vidual accolades, some say he needs to win the
World Cup with Argentina to cement his place
among all-time greats such as Diego Maradona
Argentina has been World Cup champion twice,
but not since Maradona lifted the trophy in Mex-
ico in 1986. With a range of players at or nearing
the peak of their careers, this could be the year
of the Albiceleste, currently seventh in FIFA's
Jose Basanta, Sergio Romero, Fabricio Coloccini, Hugo
Campagnaro and Fernando Gago. Foreground from
left: Lionel Messi, Angel Di Maria, Sergio Aguero,
Pablo Zabaleta, Lucas Biglia and Rodrigo Palacio. (AP
France failed to win a game four years
ago in South Africa and scored only one
goal. This time it stands a good chance
of winning Group E ahead of Switzer-
land, Ecuador and Honduras, and avoid-
ing a possible second-round encounter
The current side looks far more cohesive and
team spirit has genuinely been restored under
coach Didier Deschamps, who has players ap-
proaching peak form.
Striker Karim Benzema is finally fulfilling his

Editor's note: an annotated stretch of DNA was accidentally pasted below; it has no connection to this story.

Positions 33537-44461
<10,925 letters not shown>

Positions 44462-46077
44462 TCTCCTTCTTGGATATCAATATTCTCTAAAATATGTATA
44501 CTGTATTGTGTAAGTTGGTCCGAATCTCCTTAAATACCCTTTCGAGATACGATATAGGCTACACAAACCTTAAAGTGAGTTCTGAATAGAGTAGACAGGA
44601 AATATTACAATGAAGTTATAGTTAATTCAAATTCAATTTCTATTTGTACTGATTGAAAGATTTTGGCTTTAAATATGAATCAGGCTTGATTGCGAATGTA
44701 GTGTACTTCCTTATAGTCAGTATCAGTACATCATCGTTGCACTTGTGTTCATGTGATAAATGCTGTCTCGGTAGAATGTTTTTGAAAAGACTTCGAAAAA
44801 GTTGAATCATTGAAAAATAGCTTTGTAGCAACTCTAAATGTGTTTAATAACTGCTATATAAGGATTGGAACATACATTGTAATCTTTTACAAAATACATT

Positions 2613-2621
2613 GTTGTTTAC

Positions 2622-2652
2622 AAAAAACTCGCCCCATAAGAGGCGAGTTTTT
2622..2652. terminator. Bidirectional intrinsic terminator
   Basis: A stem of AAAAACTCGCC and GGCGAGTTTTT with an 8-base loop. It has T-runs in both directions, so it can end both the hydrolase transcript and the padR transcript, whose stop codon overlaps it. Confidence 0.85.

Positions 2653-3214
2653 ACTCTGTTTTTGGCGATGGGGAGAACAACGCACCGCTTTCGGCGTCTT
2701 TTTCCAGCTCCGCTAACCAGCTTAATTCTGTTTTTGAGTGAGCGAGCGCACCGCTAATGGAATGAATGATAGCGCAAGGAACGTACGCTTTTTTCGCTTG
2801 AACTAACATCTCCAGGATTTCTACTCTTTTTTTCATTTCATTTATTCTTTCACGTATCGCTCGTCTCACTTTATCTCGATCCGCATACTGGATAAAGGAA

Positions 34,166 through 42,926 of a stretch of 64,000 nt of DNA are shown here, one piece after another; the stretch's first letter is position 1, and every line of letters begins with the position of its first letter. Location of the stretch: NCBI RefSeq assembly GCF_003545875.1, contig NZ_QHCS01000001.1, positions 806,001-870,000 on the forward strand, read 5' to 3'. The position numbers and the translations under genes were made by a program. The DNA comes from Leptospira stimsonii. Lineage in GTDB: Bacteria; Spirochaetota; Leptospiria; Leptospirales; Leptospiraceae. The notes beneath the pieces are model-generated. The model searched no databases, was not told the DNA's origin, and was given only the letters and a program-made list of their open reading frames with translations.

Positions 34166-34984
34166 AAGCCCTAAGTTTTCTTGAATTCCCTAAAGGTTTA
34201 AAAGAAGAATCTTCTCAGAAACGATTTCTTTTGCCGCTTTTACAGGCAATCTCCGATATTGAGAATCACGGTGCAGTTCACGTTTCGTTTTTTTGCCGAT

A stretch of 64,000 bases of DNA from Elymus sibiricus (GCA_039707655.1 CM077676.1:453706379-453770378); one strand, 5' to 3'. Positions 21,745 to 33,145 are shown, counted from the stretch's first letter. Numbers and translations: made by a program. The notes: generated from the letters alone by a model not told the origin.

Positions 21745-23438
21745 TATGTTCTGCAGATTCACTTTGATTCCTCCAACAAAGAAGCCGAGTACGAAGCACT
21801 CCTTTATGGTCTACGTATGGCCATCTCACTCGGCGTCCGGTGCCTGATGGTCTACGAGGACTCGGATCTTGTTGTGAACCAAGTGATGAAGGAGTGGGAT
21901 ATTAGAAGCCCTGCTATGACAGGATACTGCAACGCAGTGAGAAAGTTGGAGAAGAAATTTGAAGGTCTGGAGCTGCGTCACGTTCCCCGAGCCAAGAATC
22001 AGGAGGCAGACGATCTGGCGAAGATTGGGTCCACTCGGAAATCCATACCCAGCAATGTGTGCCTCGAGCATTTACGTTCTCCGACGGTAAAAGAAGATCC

potential and was superb for Real Madrid to-
ward the end of the season, while 21-year-old
Paul Pogba is one of the most highly coveted
midfielders in world football. Add the creative
spark of Bayern Munich winger Franck Ribery,
the tenacious midfield tackling of Blaise Matuidi
and the crisp passing of Yohan Cabaye and
France has enough quality to threaten most
Left back Patrice Evra looks likely to keep his
place, although that seems to be more through
lack of competition for places rather than form,
while the right back slot is between Bacary
Sagna and Mathieu Debuchy.
Eliaquim Mangala is making a late bid to take
one of the center half places but Deschamps is
likely to pick Laurent Koscielny alongside
Goalkeeper Hugo Lloris remains the undis-
puted first choice and team captain.
Eric Abidal, Hugo Lloris, Loic Remy, Raphael
Varane, Paul Pogba and Olivier Giroud. Foreground
from left: Yohan Cabaye, Patrice Evra, Samir Nasri,
Mathieu Debuchy and Franck Ribery. (AP Photo)